Research suggests that people who are judged physically attractive are seen as more competent and more socially graceful than those who aren’t; they have more friends and more sex; and they make more money. One economic study found a 5 percent bonus for being in the top third in the looks department (as assessed by a set of observers), and a 7 to 9 percent penalty for being in the bottom 9 percent.
This is not surprising at all.  A beautiful child receives compliments from an early age, is treated differently and specially.  As she gets older, her well of confidence keeps getting filled with the attentions of admirers, employers, and sexual partners.  She knows that when she walks into a job interview, there is little doubt that she has an advantage over most other candidates. Beauty and its ranking are as much a part of our culture – any culture – as any other attribute.

In the movie Broadcast News, Holly Hunter hates the William Hurt character because he is attractive but slow.  He has only risen as far as he has because of his looks.  She is smart, aggressive, and intimidating.  What she doesn’t understand is that the confidence that Hurt has, derived from his beauty, is just what the public is looking for. When he is on-air reading the news, people are drawn to his apparent strength and command.  She has devalued beauty in favor of intelligence and loses.

It is axiomatic that television’s stock-in-trade is beauty.  For all the concerns about discrimination, beauty sells whether it is network anchor or shill for hair products. America stands head and shoulders above the rest of the world in its popular and universal promotion of youthful beauty.
There may be finally some gumption in corporate America, saying what the PC police have forbidden for a few decades – beauty is a commodity with a very definite, quantifiable value:
Think of all those mannequin-thin sales representatives for pharmaceutical companies, whose job is to persuade physicians, a great many of them men, to prescribe their products. Think of companies like American Apparel, whose top executive, Dov Charney, has been accused of firing employees that he judges unattractive. The writer Naomi Wolf has called this the “professional beauty quotient” — a standard of beauty that tacitly operates as an occupational qualification (as flight attendants have complained). The glass ceiling is reinforced by a looking glass.
Smart people, whose genetic determination is no different than those who are attractive, are always chosen over less smart ones.  Swimmers are chosen, when possible, for their disproportionately long arms and torso (think Michael Phelps).  Although a swimmer with short arms and an average torso may go on to some success, it is unlikely.  This correlation between physical attributes and performance is common in athletics. Short-term performance alone is not the be-all and end-all of recruitment.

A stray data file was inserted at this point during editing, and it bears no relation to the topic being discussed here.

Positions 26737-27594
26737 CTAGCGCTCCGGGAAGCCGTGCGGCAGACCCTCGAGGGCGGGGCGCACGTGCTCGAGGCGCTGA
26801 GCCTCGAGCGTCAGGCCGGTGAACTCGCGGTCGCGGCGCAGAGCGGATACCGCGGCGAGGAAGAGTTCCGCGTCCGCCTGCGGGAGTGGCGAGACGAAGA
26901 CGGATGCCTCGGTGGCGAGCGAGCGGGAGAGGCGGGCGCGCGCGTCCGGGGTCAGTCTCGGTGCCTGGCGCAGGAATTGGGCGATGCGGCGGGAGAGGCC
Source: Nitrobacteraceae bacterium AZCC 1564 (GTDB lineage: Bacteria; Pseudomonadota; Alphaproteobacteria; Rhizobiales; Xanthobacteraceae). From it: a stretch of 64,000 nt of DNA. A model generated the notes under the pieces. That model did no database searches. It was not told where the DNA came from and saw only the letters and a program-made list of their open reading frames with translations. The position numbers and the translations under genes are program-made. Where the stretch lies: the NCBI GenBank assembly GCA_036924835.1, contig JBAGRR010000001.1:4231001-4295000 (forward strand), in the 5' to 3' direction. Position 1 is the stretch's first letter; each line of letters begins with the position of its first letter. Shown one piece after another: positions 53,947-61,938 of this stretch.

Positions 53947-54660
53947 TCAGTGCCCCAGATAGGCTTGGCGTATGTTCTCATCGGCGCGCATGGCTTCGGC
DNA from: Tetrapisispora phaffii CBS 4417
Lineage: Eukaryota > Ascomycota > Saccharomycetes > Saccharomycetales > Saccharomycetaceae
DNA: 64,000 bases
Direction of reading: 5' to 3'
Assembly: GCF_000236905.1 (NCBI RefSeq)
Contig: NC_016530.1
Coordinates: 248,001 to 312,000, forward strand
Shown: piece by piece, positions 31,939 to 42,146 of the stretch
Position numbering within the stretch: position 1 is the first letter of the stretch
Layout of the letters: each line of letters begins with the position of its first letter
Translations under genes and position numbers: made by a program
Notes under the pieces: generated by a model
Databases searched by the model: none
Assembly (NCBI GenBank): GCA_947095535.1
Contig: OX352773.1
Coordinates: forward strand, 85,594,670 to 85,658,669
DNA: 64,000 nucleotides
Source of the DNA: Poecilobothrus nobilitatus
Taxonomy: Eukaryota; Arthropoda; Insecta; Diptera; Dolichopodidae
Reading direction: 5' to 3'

The reason why Kimmel wrote his article was because of a court case brought by a beautiful woman who was dismissed by her employer because she was too beautiful. She was a distraction, the employer said, a threat to his marriage, and she had to go. The courts surprisingly agreed:
Stunningly, an Iowa district court dismissed the case, contending that she was fired “not because of her gender but because she was a threat to the marriage of Dr. Knight.” Naturally, she appealed, but last week the Iowa Supreme Court upheld the lower court’s decision (for the second time), maintaining its view that an employee “may be lawfully terminated simply because the boss views the employee as an irresistible attraction.”
If you can fire women for being attractive, then you certainly have the right to hire them for it.

The days of Cotton Mather feminist Puritanism may be numbered.  In days past, when an attractive woman entered the elevator, all men would nervously look up at the ceiling or down at the floor lest they be accosted for ‘unwanted attention’.  Today, although in America one may not see the same smiling, nodding approval and appreciation of women seen in Italy, at least looking at the new lift rider is at least a step in the right direction.

Beauty is a fact.  It is a tradable commodity, a factor in natural selection, a variable in most social and commercial transactions, and the first and last thing we remember about people.  It is no surprise at all that some of the most famous paintings and sculptures in history have been of women. Artists since Greek and Roman times saw a sublimity in the female form.

Appreciating female beauty and appreciating its economic value does not preclude an appreciation and acknowledgment of a woman's intelligence, creativity, insight, or savvy.  The two are not mutually exclusive.

1 comment:

  1. I would bet a million bucks that the author of this article is not beautiful - either inside or out.